Contracts Director Rupert Perkins spent an evening with the next generation, answering questions and offering advice to the young people at Churchill Academy and Sixth Form Careers Convention. He reflects on what he learned from the experience.
The Annual Careers Convention at Churchill Academy and Sixth Form in North Somerset, where the school's students get a chance to find out about a broad range of jobs, is no small undertaking. I'd vaguely known that 50 or more different employers are typically in attendance, but I hadn't quite anticipated how busy it would be.
It turned out that my designated place in the hall was flanked by giants of industry, both of whom had bigger stands and flashier displays. It was enough to make an SME feel inadequate!
However, the sense of inadequacy quickly wore off. My little stand received a lot of attention - especially considering I had no bells or whistles to woo bystanders. I found the school's young people to be bright and engaged, with a large number expressing an interest in the many types of construction careers available.
The young people were there to learn from me, but of course, I ended up learning plenty from them as well. Here are my take-aways from the evening:
1. There is strong interest in all areas of construction
Construction may lack the cachet of other industries, but it still remains popular with the next generation.
I encountered a broad mix of interest, ranging from teenagers attracted to an apprenticeship in the trades, including plastering, carpentry, and electrical, to those looking at engineering careers within the construction industry. There were also some who wondered if they could use an interest in maths to kickstart a career in quantity surveying. (The answer is yes, of course!)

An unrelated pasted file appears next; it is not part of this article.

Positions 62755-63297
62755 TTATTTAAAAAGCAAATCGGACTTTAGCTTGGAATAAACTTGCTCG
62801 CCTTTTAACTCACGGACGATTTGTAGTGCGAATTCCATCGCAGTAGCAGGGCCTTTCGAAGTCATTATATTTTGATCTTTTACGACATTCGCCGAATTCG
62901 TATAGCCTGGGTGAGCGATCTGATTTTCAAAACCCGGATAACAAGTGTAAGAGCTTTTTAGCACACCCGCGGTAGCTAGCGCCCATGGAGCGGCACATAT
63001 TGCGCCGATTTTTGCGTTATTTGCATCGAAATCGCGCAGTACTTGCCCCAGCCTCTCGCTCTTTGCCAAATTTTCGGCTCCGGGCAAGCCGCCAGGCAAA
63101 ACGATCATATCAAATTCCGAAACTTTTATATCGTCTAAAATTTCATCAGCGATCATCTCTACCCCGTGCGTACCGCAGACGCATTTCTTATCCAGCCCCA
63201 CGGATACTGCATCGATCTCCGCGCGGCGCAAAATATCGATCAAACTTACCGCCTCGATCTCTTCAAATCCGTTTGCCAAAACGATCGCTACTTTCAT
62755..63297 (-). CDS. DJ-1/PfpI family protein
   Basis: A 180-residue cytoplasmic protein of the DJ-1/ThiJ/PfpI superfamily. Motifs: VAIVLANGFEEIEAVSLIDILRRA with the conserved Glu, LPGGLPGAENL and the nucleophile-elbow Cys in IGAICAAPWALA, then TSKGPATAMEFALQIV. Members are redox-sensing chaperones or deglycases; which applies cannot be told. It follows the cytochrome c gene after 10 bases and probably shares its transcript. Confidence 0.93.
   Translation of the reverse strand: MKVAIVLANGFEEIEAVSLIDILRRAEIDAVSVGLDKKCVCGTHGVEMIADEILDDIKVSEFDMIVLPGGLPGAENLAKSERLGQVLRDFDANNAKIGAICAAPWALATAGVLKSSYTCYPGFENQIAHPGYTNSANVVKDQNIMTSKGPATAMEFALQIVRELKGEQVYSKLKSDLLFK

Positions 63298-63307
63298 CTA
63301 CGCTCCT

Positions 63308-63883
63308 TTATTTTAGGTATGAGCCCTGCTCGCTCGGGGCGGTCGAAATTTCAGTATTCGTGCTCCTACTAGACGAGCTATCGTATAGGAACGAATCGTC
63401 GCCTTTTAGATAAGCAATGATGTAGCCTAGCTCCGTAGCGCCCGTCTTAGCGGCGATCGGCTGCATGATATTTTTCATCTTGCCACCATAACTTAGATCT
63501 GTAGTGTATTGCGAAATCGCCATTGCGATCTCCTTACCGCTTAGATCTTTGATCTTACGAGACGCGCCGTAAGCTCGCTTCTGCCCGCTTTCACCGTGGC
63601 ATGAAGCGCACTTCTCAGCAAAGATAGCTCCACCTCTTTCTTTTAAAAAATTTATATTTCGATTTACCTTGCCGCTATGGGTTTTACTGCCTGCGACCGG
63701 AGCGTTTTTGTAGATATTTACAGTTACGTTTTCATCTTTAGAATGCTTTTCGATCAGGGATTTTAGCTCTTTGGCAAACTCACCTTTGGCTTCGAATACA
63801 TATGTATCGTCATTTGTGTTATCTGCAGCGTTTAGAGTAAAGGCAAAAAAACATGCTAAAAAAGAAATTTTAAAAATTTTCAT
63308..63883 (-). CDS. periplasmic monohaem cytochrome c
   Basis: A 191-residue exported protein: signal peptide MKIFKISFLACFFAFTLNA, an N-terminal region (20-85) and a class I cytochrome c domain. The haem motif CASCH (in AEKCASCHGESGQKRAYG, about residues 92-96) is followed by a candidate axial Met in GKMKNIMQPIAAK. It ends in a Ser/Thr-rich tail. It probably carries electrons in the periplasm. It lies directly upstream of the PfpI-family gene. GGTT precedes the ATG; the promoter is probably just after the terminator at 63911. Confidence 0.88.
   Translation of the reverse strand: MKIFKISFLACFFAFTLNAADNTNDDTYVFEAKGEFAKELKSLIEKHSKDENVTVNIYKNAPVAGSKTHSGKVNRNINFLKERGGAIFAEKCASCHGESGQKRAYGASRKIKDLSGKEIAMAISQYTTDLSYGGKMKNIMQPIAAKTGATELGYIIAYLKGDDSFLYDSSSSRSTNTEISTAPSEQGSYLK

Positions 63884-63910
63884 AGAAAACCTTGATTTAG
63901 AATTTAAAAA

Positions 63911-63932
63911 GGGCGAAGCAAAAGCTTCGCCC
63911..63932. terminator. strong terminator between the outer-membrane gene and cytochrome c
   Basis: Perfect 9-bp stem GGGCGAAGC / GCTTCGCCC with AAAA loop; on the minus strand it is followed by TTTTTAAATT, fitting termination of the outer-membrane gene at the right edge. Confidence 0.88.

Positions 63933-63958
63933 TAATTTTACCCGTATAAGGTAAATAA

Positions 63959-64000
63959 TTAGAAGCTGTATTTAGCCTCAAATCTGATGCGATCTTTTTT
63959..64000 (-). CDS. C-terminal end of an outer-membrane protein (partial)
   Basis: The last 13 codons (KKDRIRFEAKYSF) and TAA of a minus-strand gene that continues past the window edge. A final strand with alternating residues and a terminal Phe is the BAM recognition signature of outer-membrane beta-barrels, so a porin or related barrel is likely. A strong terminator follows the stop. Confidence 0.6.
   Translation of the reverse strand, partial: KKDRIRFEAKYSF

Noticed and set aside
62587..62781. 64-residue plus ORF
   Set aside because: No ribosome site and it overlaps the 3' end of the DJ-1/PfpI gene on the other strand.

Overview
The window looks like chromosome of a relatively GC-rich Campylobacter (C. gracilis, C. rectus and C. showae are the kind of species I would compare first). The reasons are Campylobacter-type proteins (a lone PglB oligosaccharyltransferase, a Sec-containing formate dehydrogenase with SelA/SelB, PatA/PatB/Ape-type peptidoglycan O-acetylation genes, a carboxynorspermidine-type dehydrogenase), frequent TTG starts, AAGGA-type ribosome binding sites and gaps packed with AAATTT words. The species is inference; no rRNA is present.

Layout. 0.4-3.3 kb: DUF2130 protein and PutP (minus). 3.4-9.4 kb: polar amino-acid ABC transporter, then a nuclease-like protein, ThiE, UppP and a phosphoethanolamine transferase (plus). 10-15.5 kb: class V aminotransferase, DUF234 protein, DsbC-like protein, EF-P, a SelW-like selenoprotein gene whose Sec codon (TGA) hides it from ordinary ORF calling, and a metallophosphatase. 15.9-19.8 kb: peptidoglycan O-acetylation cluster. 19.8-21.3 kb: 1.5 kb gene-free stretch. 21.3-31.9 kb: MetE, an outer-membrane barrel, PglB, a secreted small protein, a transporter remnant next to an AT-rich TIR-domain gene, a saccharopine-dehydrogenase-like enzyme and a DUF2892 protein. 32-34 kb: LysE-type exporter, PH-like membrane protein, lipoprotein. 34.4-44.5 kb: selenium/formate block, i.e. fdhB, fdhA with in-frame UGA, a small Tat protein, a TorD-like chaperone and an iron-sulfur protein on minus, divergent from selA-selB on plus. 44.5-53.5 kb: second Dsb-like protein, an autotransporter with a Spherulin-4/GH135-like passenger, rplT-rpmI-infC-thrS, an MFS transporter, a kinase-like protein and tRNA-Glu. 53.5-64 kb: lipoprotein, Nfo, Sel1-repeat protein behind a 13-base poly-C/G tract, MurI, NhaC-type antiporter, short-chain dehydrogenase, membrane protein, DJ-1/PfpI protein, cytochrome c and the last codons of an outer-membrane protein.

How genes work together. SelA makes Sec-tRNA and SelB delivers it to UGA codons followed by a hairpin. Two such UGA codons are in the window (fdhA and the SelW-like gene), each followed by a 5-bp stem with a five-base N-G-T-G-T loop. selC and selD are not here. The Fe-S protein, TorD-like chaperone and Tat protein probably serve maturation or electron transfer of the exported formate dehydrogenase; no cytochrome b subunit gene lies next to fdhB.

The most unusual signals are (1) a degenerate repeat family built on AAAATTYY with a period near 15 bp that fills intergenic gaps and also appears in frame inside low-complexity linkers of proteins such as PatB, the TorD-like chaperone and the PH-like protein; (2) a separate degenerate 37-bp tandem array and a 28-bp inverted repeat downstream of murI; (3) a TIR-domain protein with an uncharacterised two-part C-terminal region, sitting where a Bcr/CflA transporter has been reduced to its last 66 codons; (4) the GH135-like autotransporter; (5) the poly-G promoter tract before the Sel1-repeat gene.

2. But there are still misconceptions about the industry
The prevailing image of construction for many young people is still working in a dirty, noisy, smelly atmosphere. Obviously, we in the industry know that construction has changed beyond recognition in the last 25 years, but getting this message across remains important.
Construction has not always had the best reputation, but it is now one of the most exciting, fast-moving industries in which to work. We need to make young people aware of this. Otherwise, the current skills shortages will only worsen.
3. Young people need signposting in the right direction
The young people I spoke to were not fully aware of the many different routes into construction, encompassing apprenticeships, NVQs, degrees, and more. There is a diversity of opportunity out there, with funding available from CITB to make it easier to train, but students need signposting in the right direction.
4. It's rewarding to help the next generation
The most important lesson I learned from going 'back to school' is how rewarding it is to help. We're all busy, and it's easier to say no to opportunities like the Careers Convention than it is to say yes, but it really is great to support the next generation. In fact, I believe it's the duty of our industry to give back, especially as we continue to reform the image of construction.
For this reason, I'm delighted to have been asked back by Churchill Academy and Sixth Form to help out with mock interviews and give a talk about construction to the school's sixth formers. I'm sure it will be another rewarding experience.
“Construction has not always had the best reputation, but it is now one of the most exciting, fast-moving industries in which to work. We need to make young people aware of this. Otherwise, the current skills shortages will only worsen.”
John Perkins Construction